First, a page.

- - Thursday, November 7, 2013

In an unusually sharp public rebuke, the National Transportation Safety Board on Thursday called for an audit of the federal agency overseeing the tour bus industry after a string of high-profile crashes led to more than two dozen deaths in less than a year.

NTSB officials said that inspectors at the Federal Motor Carrier Safety Administration (FMCSA) ignored safety regulations and violations and failed to respond to clear signs of significant safety problems on the part of bus and truck companies involved in accidents in California, Oregon, Kentucky and Tennessee.

“While FMCSA deserves recognition for putting bad operators out of business, they need to crack down before crashes occur, not just after high-visibility events,” said NTSB Chairman Deborah Hersman.

The safety board issued two safety recommendations to the Department of Transportation to audit the agency. The FMCSA shut down the companies responsible for the deficiencies, but only after four crashes claimed 25 lives and injured 83 others.

Investigators found that the FMCSA knew about the deficiencies and safety violations but were either unaware of their severity or ignored them outright. Had the violations been acted on, some of the crashes could have been avoided.

“Our investigators found, that in many cases, the poor performing company was on FMCSA’s radar for violations, but was allowed to continue operating and was not scrutinized closely until they had deadly crashes,” the NTSB said.

The FMCSA, established within the Department of Transportation in 2000 to prevent commercial motor vehicle-related fatalities and injuries, defended its work.

“In the past three years, we have more than tripled the number of unsafe companies and drivers we have taken off the road through more comprehensive investigations,” the agency said in a statement.

The agency said it issued 47 “imminent hazard” — or shutdown — orders to bus and truck companies in 2012, up from just 10 in 2011. So far this year, the agency says it has issued 11 imminent hazard orders to trucking companies and shut down 51 bus companies.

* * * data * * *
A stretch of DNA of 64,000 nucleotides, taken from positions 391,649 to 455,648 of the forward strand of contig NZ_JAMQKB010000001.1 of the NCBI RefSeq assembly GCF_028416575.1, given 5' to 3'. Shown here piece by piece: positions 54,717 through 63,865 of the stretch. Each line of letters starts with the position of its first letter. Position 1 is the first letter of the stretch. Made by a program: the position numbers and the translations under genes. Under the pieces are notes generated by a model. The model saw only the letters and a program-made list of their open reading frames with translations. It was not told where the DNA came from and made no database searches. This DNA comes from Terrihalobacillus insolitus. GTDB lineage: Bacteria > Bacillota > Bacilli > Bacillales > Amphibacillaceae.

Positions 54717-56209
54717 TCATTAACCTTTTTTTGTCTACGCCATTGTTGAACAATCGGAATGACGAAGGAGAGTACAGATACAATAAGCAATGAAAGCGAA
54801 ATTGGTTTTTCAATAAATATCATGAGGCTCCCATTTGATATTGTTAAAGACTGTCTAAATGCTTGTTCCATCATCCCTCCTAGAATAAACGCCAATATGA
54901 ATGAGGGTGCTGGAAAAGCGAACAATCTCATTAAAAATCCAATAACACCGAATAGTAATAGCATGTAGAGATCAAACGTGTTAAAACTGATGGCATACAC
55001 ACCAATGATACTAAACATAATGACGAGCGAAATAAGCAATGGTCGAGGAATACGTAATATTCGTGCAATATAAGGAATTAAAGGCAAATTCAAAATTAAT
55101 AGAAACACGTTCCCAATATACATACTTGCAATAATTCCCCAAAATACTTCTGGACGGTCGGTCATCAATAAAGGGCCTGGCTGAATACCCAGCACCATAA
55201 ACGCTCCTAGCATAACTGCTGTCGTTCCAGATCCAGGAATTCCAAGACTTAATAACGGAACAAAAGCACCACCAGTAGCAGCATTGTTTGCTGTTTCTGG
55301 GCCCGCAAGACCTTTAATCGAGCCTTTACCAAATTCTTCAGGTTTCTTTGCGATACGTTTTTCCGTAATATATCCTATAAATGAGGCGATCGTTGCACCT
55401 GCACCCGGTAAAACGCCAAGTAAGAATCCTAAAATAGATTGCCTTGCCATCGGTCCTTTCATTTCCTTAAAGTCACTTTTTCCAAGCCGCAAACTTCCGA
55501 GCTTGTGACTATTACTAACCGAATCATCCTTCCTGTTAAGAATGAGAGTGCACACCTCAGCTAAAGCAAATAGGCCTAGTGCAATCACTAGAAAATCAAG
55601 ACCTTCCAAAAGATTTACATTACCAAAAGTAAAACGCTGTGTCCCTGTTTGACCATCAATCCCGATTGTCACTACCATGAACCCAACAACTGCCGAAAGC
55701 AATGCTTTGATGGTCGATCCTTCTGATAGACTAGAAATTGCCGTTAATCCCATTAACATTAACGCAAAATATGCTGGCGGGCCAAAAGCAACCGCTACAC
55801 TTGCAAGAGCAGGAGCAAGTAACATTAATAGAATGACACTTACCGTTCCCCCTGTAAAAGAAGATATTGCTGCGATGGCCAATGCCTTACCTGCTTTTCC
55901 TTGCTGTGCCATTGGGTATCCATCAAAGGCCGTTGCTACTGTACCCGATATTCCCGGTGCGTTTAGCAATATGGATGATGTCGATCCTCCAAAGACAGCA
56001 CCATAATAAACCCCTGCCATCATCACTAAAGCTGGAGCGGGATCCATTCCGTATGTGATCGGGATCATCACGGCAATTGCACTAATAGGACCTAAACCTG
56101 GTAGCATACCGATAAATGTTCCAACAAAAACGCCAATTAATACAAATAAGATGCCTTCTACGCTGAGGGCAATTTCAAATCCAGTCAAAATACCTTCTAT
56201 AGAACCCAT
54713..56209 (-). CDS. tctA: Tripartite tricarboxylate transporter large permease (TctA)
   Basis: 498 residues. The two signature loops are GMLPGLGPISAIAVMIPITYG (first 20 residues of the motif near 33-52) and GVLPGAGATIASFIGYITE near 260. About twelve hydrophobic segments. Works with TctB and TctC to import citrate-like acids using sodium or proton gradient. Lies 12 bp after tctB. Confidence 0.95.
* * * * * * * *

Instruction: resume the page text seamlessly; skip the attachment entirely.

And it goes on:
“We are continuously looking for new ways to make our investigation methods even more effective so we shut down these unsafe companies before a crash occurs and will thoroughly review the NTSB’s findings,” the FMCSA statement said.

The four crashes involved two buses on the West Coast and two commercial trucks in the Midwest.

In one crash, federal inspectors gave a California tour bus company safety clearance a month before one of the company’s buses overturned near San Bernardino in February while returning from a ski resort. Seven passengers and a pickup truck driver were killed, 11 passengers were seriously injured and 22 others received lesser injuries. The bus driver told passengers the brakes on the bus had failed.

In a incident in December 2012, a motor coach operated by a Canadian carrier in Pendleton, Ore., slid off an icy roadway, struck a roadside barrier, went down an embarkment and overturned. Of the 41 occupants, 37 were injured, including the driver, and nine people subsequently died from their injuries.

Following the crash, FMCSA declared the carrier, Mi Joo Tour and Travel, an “imminent hazard” and issued the company an out-of-service order.

The NTSB’s findings are “very disturbing and, frankly, deadly for the public,” Jacqueline Gillan, president of Advocates for Highway and Auto Safety, told The Associated Press.

Tour and intercity buses carry about 700 million passengers a year, second only to domestic airlines, which move around 785 million passengers annually.

This article is based in part on wire service reports.



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